Chad Watson walked into the Oak Room above South Dining Hall last Friday evening as anyone else would. One foot after the other, each step as steady as the last. No one would guess that Watson lost his leg in Fallujah, Iraq, a few years ago when an explosive detonated under a Humvee he was driving. “I got involved with Wounded Warriors by originally being a wounded warrior myself,” said Watson, now the area outreach coordinator for the Midwest for the Wounded Warrior Project. “I was a marine, and in 2006, I came back to a hospital and recovered there for 17 months. While I was there, I met the Wounded Warrior Project and they helped me out a lot.” Now, Watson works with the Wounded Warrior Project to help other soldiers transition to civilian life when they return home. “Not all service members have a lot of support. A lot of people help them in the hospital, but they seem to forget what happens after,” he said. “The Wounded Warrior Project is here to honor and empower the veterans once they get back home.” The Wounded Warriors hold events where the veterans can simply enjoy themselves, as they have done by visiting Notre Dame. Patrick Concannon, president of the New York Fire Department Fire Family Transport Foundation and member of the Notre Dame class of 1977, said Wounded Warriors began visiting Notre Dame shortly after the terrorist attacks of Sept. 11, 2001. Since then, they have made this trip annually for six years. These trips allow the veterans a break from the everyday, which often involves a difficult transition back into society. Many times the most difficult injuries aren’t physically noticeable. “A lot of these guys deal with post-traumatic stress disorder or traumatic head injury. What’s happened is that they’re so close to these explosions that the brain hits the skull and bounces back,” Concannon said. “It’s a long fight up to where they were before they went overseas.” Four months of work on this specific event culminated this weekend. Concannon said this event is particularly special because it is a giant venture between the Los Angeles Fire Department, the New York City Fire Department, the Chicago Fire Department, the South Bend Fire Department, the Elkhart Fire Department and the Notre Dame Fire Department. Working together, they brought, fed and housed every Wounded Warrior visiting campus over the weekend. On Friday, the Warriors cheered at the pep rally amidst a sea of green and enjoyed a banquet in the Oak Room above South Dining Hall. On Saturday they were escorted with lights and sirens to their tailgate party and then to the stadium for the game. The weekend closed with a party at Concannon’s home in South Bend. Touring campus, the Wounded Warriors Project facilitators and veterans said they have come to appreciate the students of Notre Dame. One specific case showed itself when freshman Lauren Katen and the a cappella group Halftime offered to perform for the warriors at their banquet. “I mean, it’s just unbelievable how the younger generations are gathering to show their respect,” Cocannon said. “We didn’t even have to ask. [Katen] and the choir offered to do it, which was really great.” Concannon said he views actions like these gratefully, especially since he predicts that next year, there will be more Wounded Warriors from Afghanistan and Iraq coming home. He said with the way things are going, people will need to show respect to these soldiers more than ever. “Even when you display the American flag, they see that,” he said. “It’s little things like this that add up to a big impact.” To be even more proactive, he suggested checking out the Wounded Warrior website. Nick Hintz of the Elkhart Fire Department agreed with him, and encouraged everyone to come to events. “See if there’s something in the area. Just come out and thank them, support them and find out who they are,” Hintz said. “Ask if there’s anything you can do, which could be as simple as handing out water bottles or serving food.” The Wounded Warrior Project tries to not only help rehabilitate the men and women who return, but to also give them opportunities to enjoy a bit more of life, since they protect our freedom to do so. “The freedoms and things that we enjoy in this country have to be protected by somebody, and they really selflessly put themselves on the line for those freedoms,” said Steve Grabowski, lieutenant of the Chicago Fire Department. Watson said the time to show respect may occur at any time, even on campus. “They passed the post-9/11 GI Bill, so a lot of service members are coming back and going to universities. Make them fell welcome,” Watson said. “And every time you see a veteran, thank them, no matter what war. They’re the ones that allow us to do what we do — like go to college.” With the gift of freedom, which allows United States citizens to attend universities and enter careers of their choosing, Concannon suggested Notre Dame students follow their hearts. Doing so, they can change the world for the better. “As a Notre Dame grad, I think that the Notre Dame students that go out into the world can all make the differences, whether it’s me being in the fire department or working with the Haiti Relief Fund or anything,” he said. “Your degree, and eventually your life, can work toward that.” He said that every trip to Notre Dame includes a journey to the Grotto, where the veterans and firemen light candles and pray, having a chance to reflect. “One of the things about soldiers is that they ask for nothing but that they appreciate everything,” Grabowski said.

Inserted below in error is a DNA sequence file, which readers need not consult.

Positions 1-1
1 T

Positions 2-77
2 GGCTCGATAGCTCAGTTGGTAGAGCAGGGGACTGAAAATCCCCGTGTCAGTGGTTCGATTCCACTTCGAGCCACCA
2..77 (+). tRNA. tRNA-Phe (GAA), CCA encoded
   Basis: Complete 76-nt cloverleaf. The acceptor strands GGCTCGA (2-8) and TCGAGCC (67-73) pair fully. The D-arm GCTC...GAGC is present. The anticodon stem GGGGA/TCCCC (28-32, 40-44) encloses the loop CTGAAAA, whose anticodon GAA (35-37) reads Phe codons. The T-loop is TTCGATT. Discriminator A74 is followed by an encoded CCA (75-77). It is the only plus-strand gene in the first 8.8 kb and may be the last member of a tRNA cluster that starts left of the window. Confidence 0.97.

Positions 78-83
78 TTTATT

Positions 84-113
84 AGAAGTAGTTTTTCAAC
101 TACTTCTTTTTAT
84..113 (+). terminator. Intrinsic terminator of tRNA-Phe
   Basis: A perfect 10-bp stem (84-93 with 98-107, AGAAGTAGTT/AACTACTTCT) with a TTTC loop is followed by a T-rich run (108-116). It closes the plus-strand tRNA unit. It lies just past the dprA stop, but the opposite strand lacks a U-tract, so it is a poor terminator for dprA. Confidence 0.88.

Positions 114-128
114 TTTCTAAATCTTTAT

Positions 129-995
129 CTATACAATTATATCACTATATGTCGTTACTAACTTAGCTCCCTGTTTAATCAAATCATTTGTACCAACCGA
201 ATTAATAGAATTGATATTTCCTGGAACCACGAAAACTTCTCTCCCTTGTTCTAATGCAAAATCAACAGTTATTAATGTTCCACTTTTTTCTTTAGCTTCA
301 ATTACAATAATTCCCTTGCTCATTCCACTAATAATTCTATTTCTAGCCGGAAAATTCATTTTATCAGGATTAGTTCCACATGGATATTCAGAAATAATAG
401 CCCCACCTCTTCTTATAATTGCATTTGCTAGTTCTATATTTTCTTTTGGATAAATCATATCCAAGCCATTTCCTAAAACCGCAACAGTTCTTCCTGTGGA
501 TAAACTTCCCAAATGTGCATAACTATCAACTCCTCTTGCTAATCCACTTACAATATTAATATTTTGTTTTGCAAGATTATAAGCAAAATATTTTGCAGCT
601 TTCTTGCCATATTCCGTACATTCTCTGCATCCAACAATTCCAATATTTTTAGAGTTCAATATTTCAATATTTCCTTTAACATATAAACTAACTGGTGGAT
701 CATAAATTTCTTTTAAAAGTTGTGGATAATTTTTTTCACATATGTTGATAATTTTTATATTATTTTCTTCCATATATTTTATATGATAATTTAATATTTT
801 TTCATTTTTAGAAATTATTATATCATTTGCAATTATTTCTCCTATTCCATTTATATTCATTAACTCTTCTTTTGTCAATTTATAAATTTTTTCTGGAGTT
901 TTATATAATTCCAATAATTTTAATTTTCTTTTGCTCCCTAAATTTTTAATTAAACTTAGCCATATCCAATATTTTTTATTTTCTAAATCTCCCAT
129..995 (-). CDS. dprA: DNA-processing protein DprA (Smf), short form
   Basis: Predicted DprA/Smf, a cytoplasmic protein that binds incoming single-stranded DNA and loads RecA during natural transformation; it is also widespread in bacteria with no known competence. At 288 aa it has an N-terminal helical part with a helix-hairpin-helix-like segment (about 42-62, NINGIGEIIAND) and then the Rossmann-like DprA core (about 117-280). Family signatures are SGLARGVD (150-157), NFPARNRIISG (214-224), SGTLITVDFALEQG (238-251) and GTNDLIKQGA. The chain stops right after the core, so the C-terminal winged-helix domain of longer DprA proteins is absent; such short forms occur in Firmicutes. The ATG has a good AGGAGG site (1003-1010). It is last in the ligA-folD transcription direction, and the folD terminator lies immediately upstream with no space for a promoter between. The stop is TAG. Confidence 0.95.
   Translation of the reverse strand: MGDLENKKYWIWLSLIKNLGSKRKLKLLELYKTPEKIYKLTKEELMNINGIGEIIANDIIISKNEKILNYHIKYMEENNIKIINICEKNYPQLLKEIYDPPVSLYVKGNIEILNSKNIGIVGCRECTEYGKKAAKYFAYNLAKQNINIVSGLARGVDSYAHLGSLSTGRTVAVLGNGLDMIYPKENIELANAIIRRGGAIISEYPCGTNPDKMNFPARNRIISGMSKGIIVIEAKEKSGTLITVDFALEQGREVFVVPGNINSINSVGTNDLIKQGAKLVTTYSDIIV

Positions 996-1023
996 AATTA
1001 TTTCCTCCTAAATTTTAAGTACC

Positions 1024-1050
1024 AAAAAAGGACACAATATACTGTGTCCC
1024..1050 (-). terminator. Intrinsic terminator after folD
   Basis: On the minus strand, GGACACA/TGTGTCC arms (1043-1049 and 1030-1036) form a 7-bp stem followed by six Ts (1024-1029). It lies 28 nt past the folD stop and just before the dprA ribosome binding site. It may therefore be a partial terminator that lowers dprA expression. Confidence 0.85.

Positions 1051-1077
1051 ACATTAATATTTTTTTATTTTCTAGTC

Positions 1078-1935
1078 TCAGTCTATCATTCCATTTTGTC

Registration for the Diverse Students’ Leadership Conference (DSLC) began this week as the Saint Mary’s Student Diversity Board (SDB) prepares to host its annual spring conference for students, faculty and community members. This year’s DSLC Conference will be held on March 20 and 21. Senior Guadalupe Quintana, SDB vice president and chair of the DSLC Committee, said the Saint Mary’s DSLC is one of the largest student-run conferences in the Midwest. She said the DSLC will offer participants a range of assorted workshops, speakers and discussions aimed at exploring the theme of this year’s conference, “To change the world, you must start with yourself.” “We have a rich list of presenters this year,” she said. “Our opening keynote speaker, Arn Chorn Pond, is a survivor of the Cambodian genocide. … closing keynote speaker is Zainab Salbi, founder of Women for Women International, an organization that helps women survivors of war and civil strife get back on their feet.” Quintana said the DSLC carefully selects speakers and events to provide the most enriching experience possible for participants. “We choose speakers who have a story that is unique to them, inspiring and motivational,” she said. “Students then are able to see the world through a different lens, learn how to build up their own courage and be appreciative of their lives and the lives of others because everyone has challenges to overcome.” Junior Rachel Chaddah, a member of the SDB, said the conference is crucial in helping the SDB reach its goal of expanding the appreciation of other cultures. “[The SDB] is always seeking to create a forum to examine the positive impact diversity provides for all types of settings,” she said. “We want to provide the students, community, and faculty with an outlet to voice their thoughts and opinions on diversity as well as to supply them with new knowledge about it by bringing in workshop presenters and keynote speakers.” She said the conference will address a number of other issues such as overpopulation, domestic violence and the expression of diversity through tango. Chaddah said she is most looking forward to a performance by a step group from Ivy Tech. “The step group performed earlier this week at the Saint Mary’s first Apollo Night for Black History Appreciation week and they were absolutely great,” Chaddah said. Quintana said she expects the conference to be a huge success. “I hope everyone takes this great opportunity and joins us in our biggest celebration of diversity,” Quintana said. Registration for the DSLC ends March 5. The conference is free and open to students of Saint Mary’s, the University of Notre Dame and Holy Cross College. Members of the South Bend community are also invited to participate. To register for the event and find a complete schedule of the DSLC events, visit http://www3.saintmarys.edu/DSLC.